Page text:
Book Review: The Zone of Interest

Martin Amis revisits the Holocaust in this new novel, which is eloquent and yet lacks depth

The Zone of Interest

The Zone of Interest

by Martin Amis
Alfred A. Knopf, 320pp., $26.95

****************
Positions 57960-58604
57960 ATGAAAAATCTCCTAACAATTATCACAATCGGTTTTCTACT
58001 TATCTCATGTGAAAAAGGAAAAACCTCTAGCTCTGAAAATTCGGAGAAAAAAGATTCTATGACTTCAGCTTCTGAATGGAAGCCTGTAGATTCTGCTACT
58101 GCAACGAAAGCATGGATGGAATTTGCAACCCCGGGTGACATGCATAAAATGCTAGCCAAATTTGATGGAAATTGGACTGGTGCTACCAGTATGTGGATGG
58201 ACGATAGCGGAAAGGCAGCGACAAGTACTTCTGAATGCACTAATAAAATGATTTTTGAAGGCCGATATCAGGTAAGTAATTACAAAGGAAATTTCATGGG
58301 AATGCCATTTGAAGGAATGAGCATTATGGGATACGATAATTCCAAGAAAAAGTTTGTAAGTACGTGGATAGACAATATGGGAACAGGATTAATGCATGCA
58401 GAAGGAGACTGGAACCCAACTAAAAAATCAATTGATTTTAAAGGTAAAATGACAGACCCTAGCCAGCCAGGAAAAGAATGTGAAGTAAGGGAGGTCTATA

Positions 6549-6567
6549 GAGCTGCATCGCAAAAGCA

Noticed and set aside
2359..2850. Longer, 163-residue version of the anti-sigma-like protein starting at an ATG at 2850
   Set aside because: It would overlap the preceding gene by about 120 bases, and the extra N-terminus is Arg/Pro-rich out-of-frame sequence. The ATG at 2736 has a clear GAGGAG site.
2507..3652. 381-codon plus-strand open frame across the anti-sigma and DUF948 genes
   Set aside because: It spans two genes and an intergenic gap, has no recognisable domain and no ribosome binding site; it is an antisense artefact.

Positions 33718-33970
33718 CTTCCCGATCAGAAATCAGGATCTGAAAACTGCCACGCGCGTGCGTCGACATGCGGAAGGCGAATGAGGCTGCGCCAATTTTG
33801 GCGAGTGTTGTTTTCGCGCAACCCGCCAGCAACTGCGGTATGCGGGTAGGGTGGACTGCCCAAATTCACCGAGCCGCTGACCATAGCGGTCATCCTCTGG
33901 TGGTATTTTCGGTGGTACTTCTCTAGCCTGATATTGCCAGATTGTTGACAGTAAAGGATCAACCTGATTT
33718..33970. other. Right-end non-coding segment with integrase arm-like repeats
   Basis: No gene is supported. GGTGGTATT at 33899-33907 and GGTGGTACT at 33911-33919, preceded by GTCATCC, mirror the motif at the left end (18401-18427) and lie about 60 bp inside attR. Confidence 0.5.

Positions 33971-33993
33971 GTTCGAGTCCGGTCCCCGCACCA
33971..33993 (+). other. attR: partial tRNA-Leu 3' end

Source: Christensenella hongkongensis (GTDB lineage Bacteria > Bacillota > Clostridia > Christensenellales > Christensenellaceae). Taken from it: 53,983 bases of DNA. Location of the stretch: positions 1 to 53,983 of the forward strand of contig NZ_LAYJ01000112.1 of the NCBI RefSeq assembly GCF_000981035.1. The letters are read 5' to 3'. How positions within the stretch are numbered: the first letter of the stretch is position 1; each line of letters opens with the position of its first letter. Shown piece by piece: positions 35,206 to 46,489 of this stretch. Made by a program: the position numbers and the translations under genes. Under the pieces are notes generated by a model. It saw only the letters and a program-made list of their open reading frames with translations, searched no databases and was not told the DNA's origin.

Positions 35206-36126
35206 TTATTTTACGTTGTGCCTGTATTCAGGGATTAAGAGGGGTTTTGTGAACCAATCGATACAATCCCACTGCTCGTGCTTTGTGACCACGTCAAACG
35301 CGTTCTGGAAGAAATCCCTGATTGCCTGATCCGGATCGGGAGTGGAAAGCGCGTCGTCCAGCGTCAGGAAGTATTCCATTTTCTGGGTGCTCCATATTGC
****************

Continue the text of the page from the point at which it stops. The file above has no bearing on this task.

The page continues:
No one can accuse Martin Amis of lacking ambition. Since the publication of his first novel, The Rachel Papers, in 1973, he's written 13 more novels, as well as several works of nonfiction. In his latest novel, The Zone of Interest, he revisits the topic of the Holocaust, which he first explored in 1991's Time's Arrow. For Amis, the Holocaust represents a singular, inexplicable evil. He writes in the afterword to the book, "Very cautiously I submit that part of the exceptionalism of the Third Reich lies in its unyieldingness, the electric severity with which it repels our contact and our grip." Amis' linguistic facility is almost without peer among English-speaking writers, but it can be painful to witness him try to position himself as a serious thinker, grappling with what he considers the important issues of our time. He has the eloquence to set the scene, writing, for example, "I reached a coppice of decrepit birches where the smell of the natural decay blessedly overwhelmed the circumambient air. Natural decay, unadulterated, and not the work of man." He has the confidence to crawl into the minds of the perpetrators, allowing them thoughts varying from comically petty to inhumanly cold to insightful. The problem is that anyone who's lived through the past 65 years and yet remains convinced that the Holocaust was aberrantly horrific has no business writing about it. In novels such as Money and The Information, Amis perfectly captures the indignities of everyday life, such as when he describes a protagonist's particularly strong affinity for cigarettes: "Not so much to fill the little gaps between cigarettes with cigarettes (there wouldn't be time, anyway) or to smoke two cigarettes at once. It was more that he felt the desire to smoke a cigarette even when he was smoking a cigarette." One wishes Amis would recognize where his strengths lie – it's no little achievement to make someone laugh with recognition – and leave the deep thoughts to deeper thinkers.

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